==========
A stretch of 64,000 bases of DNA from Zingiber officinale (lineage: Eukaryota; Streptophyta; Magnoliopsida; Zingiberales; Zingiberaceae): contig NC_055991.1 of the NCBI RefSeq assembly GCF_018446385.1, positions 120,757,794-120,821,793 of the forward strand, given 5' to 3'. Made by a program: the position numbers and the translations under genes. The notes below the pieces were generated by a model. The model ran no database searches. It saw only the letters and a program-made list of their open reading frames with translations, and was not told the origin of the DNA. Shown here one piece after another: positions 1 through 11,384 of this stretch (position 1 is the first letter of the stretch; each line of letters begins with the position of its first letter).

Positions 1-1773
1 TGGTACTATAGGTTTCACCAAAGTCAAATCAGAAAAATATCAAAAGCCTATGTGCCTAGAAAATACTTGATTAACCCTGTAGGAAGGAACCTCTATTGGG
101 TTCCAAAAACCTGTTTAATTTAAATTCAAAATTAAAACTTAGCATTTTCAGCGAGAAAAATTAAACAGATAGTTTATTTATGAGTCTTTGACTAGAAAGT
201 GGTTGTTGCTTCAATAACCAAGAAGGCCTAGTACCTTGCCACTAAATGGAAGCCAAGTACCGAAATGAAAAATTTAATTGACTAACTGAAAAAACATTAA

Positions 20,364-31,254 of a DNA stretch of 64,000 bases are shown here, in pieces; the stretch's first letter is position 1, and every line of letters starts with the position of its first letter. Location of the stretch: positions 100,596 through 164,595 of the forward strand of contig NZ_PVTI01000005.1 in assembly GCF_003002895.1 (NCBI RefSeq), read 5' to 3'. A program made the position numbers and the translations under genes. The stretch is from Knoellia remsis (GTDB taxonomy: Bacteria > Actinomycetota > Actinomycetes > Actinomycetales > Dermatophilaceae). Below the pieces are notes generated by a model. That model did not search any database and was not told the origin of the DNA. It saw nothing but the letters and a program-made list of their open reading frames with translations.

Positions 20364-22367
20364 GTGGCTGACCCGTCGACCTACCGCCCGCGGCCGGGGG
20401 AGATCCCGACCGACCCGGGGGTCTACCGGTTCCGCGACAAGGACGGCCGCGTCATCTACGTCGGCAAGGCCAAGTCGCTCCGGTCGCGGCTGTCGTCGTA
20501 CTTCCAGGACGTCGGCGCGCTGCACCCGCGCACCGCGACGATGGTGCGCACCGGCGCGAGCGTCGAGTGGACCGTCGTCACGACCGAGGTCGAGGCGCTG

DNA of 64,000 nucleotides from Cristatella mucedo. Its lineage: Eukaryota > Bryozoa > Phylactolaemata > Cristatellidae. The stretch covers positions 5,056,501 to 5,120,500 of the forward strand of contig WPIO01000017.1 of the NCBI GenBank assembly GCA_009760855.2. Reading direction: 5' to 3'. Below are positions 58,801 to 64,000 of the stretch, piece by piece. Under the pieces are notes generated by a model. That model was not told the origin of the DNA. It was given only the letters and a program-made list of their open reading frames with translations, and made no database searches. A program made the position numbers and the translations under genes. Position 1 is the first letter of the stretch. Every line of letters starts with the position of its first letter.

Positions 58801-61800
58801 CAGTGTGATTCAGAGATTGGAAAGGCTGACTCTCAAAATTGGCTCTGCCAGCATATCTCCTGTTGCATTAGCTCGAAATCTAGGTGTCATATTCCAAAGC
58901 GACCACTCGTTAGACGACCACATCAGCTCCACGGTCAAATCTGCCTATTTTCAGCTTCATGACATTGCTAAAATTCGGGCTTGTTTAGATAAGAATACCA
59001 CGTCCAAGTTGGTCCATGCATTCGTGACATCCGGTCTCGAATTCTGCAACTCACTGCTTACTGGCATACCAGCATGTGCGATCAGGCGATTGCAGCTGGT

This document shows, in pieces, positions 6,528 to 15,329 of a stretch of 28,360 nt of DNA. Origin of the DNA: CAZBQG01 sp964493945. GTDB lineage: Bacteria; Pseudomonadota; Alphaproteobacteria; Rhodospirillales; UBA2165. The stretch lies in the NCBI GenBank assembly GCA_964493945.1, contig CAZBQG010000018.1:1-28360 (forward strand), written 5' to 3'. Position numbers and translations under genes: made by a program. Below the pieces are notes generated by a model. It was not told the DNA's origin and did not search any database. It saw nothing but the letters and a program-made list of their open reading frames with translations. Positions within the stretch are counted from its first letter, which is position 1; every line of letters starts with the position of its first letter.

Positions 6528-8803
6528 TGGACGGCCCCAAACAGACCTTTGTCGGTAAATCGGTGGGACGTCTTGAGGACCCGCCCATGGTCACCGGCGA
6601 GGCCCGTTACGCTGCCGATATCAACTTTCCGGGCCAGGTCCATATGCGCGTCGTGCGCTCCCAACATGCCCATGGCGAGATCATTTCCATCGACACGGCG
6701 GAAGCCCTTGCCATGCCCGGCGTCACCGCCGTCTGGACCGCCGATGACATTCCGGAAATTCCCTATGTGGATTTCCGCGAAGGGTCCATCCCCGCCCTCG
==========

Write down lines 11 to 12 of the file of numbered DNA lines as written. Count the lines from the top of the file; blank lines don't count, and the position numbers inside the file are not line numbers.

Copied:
DNA of 64,000 nucleotides from Cristatella mucedo. Its lineage: Eukaryota > Bryozoa > Phylactolaemata > Cristatellidae. The stretch covers positions 5,056,501 to 5,120,500 of the forward strand of contig WPIO01000017.1 of the NCBI GenBank assembly GCA_009760855.2. Reading direction: 5' to 3'. Below are positions 58,801 to 64,000 of the stretch, piece by piece. Under the pieces are notes generated by a model. That model was not told the origin of the DNA. It was given only the letters and a program-made list of their open reading frames with translations, and made no database searches. A program made the position numbers and the translations under genes. Position 1 is the first letter of the stretch. Every line of letters starts with the position of its first letter.

Positions 58801-61800